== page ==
The suggested guidelines were jointly issued by the Communist Party's Central Committee and the State Council, China's cabinet.
"Decisive results" are expected by 2020.
"This reform will be positive for improving the impetus of the economy and making growth more sustainable," according to Xu Hongcai, director of the economic research department at the China Centre for International Economic Exchanges (CCIEE), a Beijing-based think-think.
Partial privatization, he added, would help establish "check-and-balance and incentive systems" at state firms.
State firms will be allowed to bring in "various investors" to help diversify share ownership, and more state firms will be encouraged to restructure to pave the way for IPOs.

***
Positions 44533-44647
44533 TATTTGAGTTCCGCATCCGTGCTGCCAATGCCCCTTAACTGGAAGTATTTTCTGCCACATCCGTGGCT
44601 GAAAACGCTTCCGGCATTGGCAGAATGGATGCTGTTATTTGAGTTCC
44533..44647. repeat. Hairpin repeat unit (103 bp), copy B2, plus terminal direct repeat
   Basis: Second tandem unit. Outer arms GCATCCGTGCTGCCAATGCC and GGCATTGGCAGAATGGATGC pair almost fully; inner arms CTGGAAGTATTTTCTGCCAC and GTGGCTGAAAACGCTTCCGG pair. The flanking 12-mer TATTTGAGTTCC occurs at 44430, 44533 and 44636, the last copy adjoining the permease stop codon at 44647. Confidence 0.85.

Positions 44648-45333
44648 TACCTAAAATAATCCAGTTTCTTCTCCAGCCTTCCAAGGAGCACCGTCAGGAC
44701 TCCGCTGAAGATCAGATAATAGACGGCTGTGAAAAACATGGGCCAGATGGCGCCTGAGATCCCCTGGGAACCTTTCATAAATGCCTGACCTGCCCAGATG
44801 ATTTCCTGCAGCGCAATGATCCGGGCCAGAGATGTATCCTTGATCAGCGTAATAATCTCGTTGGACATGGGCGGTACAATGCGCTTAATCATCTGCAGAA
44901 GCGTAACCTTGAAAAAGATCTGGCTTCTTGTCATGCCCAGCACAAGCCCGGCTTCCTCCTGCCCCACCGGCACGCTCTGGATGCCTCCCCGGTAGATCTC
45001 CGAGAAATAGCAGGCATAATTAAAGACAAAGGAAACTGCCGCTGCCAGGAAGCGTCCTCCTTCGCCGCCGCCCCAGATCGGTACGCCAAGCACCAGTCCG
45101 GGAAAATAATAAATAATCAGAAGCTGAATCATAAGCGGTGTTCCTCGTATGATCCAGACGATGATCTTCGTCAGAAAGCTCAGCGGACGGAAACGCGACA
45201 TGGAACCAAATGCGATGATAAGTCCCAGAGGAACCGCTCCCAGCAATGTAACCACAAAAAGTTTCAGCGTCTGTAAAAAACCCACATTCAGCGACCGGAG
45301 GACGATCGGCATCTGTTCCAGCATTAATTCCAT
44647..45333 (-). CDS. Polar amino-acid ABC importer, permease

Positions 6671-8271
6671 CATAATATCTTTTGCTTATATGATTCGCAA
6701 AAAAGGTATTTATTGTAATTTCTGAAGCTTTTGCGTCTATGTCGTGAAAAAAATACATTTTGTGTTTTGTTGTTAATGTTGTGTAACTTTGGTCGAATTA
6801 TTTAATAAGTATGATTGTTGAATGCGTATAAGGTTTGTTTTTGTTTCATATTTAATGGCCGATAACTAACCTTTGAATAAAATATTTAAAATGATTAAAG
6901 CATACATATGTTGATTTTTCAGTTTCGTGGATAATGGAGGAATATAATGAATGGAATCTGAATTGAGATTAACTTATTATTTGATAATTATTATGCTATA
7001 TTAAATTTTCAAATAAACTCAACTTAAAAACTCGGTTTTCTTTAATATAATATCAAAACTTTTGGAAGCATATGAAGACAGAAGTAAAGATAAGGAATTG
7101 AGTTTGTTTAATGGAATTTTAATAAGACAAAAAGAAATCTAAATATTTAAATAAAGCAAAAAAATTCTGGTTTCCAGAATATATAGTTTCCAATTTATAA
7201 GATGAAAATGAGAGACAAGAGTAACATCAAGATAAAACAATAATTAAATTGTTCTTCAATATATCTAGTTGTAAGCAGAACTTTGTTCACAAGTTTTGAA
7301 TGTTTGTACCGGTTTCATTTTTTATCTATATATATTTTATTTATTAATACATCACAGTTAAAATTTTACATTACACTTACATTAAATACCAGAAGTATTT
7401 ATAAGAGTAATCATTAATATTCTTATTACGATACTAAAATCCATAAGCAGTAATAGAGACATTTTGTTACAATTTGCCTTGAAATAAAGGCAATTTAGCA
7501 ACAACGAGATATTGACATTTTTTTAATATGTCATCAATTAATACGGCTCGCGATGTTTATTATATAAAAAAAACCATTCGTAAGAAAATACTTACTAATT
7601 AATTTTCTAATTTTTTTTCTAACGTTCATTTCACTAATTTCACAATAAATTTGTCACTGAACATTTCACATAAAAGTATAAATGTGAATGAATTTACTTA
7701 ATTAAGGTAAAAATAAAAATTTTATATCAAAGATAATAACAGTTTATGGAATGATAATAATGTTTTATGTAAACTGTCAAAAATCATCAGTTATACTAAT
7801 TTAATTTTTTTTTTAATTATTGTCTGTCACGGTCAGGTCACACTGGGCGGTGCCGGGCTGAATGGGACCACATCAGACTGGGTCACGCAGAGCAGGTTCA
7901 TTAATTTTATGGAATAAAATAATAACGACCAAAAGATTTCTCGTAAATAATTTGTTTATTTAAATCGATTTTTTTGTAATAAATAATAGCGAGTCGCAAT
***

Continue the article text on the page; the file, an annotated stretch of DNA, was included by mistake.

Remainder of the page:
State-owned enterprises will be divided into commercial and public welfare-related businesses.
Oil and gas, electricity, railways and telecommunications companies were identified as sectors that could be suitable for limited non-state investment.
China's government manages 111 companies centrally under the State-owned Assets Supervision and Administration Commission, or SASAC.
Local governments own and manage another 25,000 state-owned companies and the sector employs nearly 7.5 million people.